By developing the right structures and mechanisms for green finance, governments in the oil-rich Gulf region can unlock $2 trillion in cumulative economic output and create more than one million jobs by 2030.
Investors around the globe are keen to invest in green schemes and having the right frameworks in place could also help to boost foreign direct investment in sustainable industries, Strategy& Middle East, which is part of the PwC network, said in a report on Monday.
Enacting policies that promote environmental sustainability in all industries and creating green sovereign wealth funds are priority considerations for Gulf governments, the report said.
Sovereigns should also strengthen their capital markets and develop standardised and transparent reporting mechanisms for environmental performance.
Six major non-oil sectors in the GCC ― power, water, construction, mobility, food and waste management ― are forecast to potentially make a cumulative gross domestic product contribution of about $2tn through 2030, which is a significant opportunity for the GCC governments.
“Investors around the world are pouring capital into projects with a strong environmental, social and governance [ESG] angle,” said Aurelien Vincent, partner at Strategy& Middle East.
“Our analysis has found that green investments in six key GCC industries could have a profound socioeconomic impact that has the potential to create over one million skilled jobs and turbocharge foreign direct investment in highly sustainable industries.”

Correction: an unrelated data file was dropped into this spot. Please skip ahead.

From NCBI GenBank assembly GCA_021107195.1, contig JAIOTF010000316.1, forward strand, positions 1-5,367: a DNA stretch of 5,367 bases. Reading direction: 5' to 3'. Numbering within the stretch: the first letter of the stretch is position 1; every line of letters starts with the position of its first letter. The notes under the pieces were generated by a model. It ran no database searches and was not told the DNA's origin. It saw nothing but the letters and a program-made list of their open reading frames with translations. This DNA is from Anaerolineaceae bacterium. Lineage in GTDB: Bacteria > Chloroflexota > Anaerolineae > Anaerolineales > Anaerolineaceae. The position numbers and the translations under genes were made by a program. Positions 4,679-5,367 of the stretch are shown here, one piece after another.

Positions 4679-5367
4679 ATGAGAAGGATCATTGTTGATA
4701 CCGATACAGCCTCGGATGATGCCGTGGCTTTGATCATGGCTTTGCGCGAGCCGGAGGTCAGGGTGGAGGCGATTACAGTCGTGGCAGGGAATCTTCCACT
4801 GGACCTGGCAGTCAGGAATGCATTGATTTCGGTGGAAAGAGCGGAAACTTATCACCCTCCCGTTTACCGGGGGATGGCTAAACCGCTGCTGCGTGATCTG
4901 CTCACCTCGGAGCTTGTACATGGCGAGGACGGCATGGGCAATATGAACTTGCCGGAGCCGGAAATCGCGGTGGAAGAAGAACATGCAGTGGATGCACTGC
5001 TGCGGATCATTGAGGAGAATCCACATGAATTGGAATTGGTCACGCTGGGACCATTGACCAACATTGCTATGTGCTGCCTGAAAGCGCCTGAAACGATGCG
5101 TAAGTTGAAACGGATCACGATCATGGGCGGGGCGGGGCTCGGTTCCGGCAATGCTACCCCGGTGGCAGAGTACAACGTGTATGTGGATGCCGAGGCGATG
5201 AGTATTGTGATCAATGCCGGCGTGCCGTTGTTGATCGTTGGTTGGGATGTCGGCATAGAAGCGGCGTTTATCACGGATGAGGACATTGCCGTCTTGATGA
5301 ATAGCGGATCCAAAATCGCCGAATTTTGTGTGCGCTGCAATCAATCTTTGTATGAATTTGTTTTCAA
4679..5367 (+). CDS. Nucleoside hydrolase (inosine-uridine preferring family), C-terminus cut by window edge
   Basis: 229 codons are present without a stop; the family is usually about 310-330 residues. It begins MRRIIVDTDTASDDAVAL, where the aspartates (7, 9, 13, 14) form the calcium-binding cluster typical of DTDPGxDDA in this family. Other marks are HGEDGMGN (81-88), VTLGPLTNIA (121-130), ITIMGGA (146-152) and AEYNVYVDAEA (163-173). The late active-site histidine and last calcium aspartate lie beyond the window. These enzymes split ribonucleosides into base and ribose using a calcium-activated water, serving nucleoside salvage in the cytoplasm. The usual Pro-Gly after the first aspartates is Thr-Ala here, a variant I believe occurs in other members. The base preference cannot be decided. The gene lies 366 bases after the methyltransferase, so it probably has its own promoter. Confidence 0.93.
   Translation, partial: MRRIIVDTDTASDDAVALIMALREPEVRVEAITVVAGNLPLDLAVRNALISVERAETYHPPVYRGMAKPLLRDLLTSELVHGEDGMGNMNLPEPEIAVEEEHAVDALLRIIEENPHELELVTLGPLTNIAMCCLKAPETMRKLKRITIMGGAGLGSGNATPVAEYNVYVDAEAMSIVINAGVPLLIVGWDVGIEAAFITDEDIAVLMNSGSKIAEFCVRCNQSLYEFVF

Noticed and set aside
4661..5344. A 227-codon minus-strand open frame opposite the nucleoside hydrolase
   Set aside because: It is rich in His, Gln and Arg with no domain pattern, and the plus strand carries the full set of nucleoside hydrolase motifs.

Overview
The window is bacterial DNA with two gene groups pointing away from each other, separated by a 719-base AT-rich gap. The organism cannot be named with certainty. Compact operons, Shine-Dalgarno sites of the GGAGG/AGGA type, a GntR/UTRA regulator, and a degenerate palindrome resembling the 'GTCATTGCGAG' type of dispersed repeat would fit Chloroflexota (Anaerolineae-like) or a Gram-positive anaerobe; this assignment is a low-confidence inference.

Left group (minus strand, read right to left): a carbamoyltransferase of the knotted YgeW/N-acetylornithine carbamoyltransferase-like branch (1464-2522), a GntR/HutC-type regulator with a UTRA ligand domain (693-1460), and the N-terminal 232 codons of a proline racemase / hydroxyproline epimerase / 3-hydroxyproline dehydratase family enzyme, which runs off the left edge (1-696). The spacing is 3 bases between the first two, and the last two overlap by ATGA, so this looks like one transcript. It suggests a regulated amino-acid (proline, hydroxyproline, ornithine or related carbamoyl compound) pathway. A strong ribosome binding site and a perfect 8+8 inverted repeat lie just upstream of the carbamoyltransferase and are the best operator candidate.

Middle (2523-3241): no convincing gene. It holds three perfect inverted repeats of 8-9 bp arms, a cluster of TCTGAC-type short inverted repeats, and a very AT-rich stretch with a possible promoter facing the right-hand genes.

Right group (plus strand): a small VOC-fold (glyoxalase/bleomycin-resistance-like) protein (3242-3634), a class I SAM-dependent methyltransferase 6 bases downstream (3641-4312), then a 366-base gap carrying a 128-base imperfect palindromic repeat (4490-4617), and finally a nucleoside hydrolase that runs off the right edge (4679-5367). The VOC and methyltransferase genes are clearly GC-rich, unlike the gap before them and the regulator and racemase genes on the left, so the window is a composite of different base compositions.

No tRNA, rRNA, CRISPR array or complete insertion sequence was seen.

Governments in the six-member economic bloc of GCC are increasingly boosting investment in green projects and sustainability-linked schemes that follow ESG standards. Building greener economies, climate action and the sustainable investing are among central planks of economic overhaul agenda of the governments in the region.
Green financing involves structured financial instruments that are created specifically to fund environment, ecology or sustainability-related projects. It includes an array of loans and bonds to encourage the development of projects in sectors such as renewable energy, energy efficiency, pollution prevention, biodiversity conservation and circular economy initiatives. Globally, the green bond market is estimated to reach $2.36tn by 2023, according to the World Economic Forum.
It is increasingly becoming popular in the Mena region, especially in the GCC, where several ecologically focused and renewable energy projects are being developed. Saudi Arabia and the UAE, the two largest Arab economies are already home to some of the largest solar plants in the world and are investing heavily in clean fuels such as hydrogen.
Strategy& said there are clear opportunities in green hydrogen where production technologies are easily accessible, reducing barriers to entry.
"Based on our global supply and demand analysis, exporting countries can potentially capture a market of approximately 200 million tonnes of green hydrogen by 2050, worth $300bn per annum. The green hydrogen export market can also create 400,000 operations and maintenance jobs," the report said.
GCC countries also have some of the highest solar exposures in the world, said Anthony Yammine, principal at Strategy& Middle East.
“A solar-photovoltaic panel in a GCC country produces twice as much output as it would in Germany or any climatically similar European country ― 1,750 to 1,930 hours of full-load operation per year,” he said.